Steemit Should Help Language Lovers (Linguists, Teachers and Learners) Locate Posts

in steem •  2 years ago  (edited)

A list of standardized keywords for language learning/teaching posts to replace the current chaos, where such articles under many different keywords. The result is that potential readers have little chance of finding what interests them, so quality articles remain in limbo. The suggested list could perhaps appear as a sticky post feature.

Articles for learning Chinese, for example, can appear under five different tags #cn, #china, #chinese, #learnchinese, and #mandarin. #cn, #china, #chinese, and #mandarin, for example, are too general (the first three refer to the country or posts in that language) or too ambiguous (#chinese could refer to Chinese people or culture, and #mandarin could refer to a type of orange, ducks or government officials. The only unambiguous tag would be #learnchinese, which could be extended, if need be, to #learnchinese-cantonese or #learnchinese-shanghainese, for example. The other languages of East Asia are unambiguous: #learnjapanese and #learnkorean would be appropriate tags.

Popular Languages with 50 Million or More Speakers

Similar standardized tags could be established for other popular languages with 50 million or more speakers (based on

East Asia: #learnchinese, #learnjapanese, #learnkorean

South Asia: #learnhindi, #learnurdu, #learnbengali, #learnpunjabi, #learnmarathi, #learntelugu, #learntamil

SE Asia: #learnindonesian, #learnmalaysian), #learnjavanese, #learnvietnamese

Europe: #learnspanish, #learnitalian, #learnportuguese, #learnfrench, #learnenglish, #learngerman, #learnrussian

MENA: #learnarabic, #learnfarsi

Africa: #learnhausa, #learnswahili

Other language tags could of course be included. The languages of Europe are especially popular:

However, this would make the list of suggested language tags a bit unmanageable. I think it would be sufficient to recommend adding the #learn prefix to the standard Wikipedia-listed English name of each language ( #learnhungarian and #learnromanian are OK, but #learnmagyar and #learnrumanian would be problematic).

An earlier, related post:

Some earlier posts related to Chinese language learning:

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Thank you. Steem is a lonely place: this means a lot to me!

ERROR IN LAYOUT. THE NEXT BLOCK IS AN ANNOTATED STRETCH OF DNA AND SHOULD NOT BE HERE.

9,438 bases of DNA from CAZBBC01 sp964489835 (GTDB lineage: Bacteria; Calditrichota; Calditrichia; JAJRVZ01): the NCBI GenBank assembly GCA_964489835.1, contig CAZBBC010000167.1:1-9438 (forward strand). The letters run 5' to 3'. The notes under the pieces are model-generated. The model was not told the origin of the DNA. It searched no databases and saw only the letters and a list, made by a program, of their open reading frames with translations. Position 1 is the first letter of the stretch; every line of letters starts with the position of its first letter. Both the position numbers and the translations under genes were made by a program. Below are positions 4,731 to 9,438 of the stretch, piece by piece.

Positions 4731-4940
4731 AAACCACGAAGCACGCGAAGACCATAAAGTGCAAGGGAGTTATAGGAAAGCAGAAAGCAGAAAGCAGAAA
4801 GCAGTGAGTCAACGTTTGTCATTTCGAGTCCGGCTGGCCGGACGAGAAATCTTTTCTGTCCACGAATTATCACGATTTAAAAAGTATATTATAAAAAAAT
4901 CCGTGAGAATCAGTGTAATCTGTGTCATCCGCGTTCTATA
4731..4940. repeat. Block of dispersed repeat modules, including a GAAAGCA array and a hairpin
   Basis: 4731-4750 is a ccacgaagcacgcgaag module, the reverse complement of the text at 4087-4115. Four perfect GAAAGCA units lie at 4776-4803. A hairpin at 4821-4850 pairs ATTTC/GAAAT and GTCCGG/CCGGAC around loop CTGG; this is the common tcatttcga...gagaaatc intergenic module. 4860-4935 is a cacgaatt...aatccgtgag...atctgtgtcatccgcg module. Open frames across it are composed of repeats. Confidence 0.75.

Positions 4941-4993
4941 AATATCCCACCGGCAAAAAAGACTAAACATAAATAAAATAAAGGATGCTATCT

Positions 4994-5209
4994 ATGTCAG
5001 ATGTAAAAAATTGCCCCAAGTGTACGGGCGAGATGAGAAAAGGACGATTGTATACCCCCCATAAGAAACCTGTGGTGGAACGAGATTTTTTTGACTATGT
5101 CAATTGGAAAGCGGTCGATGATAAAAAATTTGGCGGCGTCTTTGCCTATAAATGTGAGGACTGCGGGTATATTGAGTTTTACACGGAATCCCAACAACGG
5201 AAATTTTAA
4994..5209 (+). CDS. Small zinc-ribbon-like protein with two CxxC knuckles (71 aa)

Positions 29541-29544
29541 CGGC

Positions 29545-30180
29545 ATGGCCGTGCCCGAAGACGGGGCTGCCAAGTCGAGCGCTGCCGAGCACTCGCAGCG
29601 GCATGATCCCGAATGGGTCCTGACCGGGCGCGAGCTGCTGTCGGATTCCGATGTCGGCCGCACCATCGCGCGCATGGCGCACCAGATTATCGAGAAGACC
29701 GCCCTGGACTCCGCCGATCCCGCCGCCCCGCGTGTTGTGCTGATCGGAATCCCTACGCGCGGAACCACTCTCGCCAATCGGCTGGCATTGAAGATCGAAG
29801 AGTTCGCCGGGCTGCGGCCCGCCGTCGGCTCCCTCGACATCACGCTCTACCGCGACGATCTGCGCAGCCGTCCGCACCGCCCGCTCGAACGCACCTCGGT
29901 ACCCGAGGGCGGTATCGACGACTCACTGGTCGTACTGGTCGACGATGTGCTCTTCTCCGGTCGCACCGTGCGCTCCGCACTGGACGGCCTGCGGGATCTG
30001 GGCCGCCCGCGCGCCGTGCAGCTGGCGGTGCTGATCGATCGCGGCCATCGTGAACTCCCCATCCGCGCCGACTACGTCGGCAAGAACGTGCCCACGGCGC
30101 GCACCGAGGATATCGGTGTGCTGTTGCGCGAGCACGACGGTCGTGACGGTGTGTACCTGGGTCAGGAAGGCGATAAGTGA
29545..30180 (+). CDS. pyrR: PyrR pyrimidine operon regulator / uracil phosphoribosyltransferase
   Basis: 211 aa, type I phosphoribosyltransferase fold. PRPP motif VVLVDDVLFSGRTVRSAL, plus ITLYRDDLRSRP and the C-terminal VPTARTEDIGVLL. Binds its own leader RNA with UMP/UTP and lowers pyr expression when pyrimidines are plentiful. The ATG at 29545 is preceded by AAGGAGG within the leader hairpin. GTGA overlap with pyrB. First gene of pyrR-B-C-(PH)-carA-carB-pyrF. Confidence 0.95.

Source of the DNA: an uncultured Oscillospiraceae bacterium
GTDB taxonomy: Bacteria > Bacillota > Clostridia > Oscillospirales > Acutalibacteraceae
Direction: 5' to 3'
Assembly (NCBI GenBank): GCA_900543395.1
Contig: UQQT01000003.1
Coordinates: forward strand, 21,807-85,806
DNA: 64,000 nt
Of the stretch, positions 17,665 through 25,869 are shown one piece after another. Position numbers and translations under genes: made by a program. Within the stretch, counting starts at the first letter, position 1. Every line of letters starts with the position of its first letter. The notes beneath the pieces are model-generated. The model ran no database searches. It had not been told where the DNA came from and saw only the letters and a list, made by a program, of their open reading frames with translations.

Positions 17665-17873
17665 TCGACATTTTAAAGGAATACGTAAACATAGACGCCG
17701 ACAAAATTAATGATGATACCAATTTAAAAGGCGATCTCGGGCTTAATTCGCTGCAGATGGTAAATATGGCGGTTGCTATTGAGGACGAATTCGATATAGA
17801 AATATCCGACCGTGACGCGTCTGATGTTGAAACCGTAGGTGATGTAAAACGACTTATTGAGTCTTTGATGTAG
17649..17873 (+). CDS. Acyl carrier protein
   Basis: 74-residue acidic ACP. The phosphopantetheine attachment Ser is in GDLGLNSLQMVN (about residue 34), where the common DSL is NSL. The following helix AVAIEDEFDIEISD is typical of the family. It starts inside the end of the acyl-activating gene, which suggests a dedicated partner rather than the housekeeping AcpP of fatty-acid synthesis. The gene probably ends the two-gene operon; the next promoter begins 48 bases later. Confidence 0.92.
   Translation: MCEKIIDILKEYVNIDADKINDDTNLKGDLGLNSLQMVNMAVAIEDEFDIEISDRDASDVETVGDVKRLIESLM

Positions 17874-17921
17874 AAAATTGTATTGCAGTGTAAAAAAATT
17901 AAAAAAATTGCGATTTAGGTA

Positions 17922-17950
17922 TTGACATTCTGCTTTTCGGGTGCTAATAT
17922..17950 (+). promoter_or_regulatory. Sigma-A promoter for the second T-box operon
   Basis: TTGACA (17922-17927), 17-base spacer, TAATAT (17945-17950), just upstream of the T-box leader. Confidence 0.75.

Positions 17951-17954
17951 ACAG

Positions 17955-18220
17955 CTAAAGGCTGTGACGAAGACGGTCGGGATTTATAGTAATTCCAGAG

haha...... Steemit is a crowded place for me, I saw all kind of people here. It is like a real world!

By the way, I got the reply from help team about the language tag. I hope it helps!

@vandadream you can use whatever tags you want. The tags that are shown in the "Explore" page are based on the ones that recieve the most awards.

Thanks for the update. Unfortunately, the team's answer misses the point. I very much appreciate the freedom that comes from the lack of arbitrary/bureaucratic rules, regulations and punishments. At the same time, I can see that lack of guidelines or suggestions is problematic.

(1) Because people don't think carefully about the long-term consequences of their tag choices, "whatever tags you want" leads to chaos.

Non-native speakers of English often don't realize that there are meaning differences between singular and plural tags:

#weed can refer to cannabis, but #weeds refers to unwanted plant growth.
#learnenglish is less ambiguous than #english, #england, #american and #language

(2) Multiple tags for the same content leads to a situation where marvelous content languishes in obscurity.

One example: #introduceyourself does not exist alone: uninformed users post their introductions in other places such as: #introducemyself, #introduction, #introduce (and others i may not have thought of). They will probably not be seen by as many people as possible.

Because even native speakers can disagree about tags, some simple guidelines/suggestions would be helpful:

(A) be specific
(B) shorter is usually better
(C) avoid technical jargon/abbreviations

#learnenglish is better than #english (A), #improveyourenglish (A, B), #howtolearnenglish (B) #learningenlish (B), #englishas a foreignlanguage (C), #englishas a secondlanguage (C), #EFL (C)

(3) People whose content gets less attention (or is completely ignored) because they inadvertently used obscure/unclear tags wind up leaving the Steemit platform. Why not help them out?

A simple list of suggestions and examples, with an explanation like mine (could be improved: this is just off the top of my head) could alleviate these problems and help make Steemit into a bigger, more useful and more inclusive platform for all of us.

I will start using this tag on posts thatchsve to do with language learning , nice idea

I think this is an excellent idea but it seems like with something so complicated we might need a separate website dedicated to language learning/teaching. It is a shame to have so much skills and knowledge in the community but no easy way to access or manage it, which is why many people are creating groups on Discord or building their own websites. I am interested in perhaps collaborating and helping to work out how we can make this happen, since my previous attempts at a #polyglot tag also didn't quite work.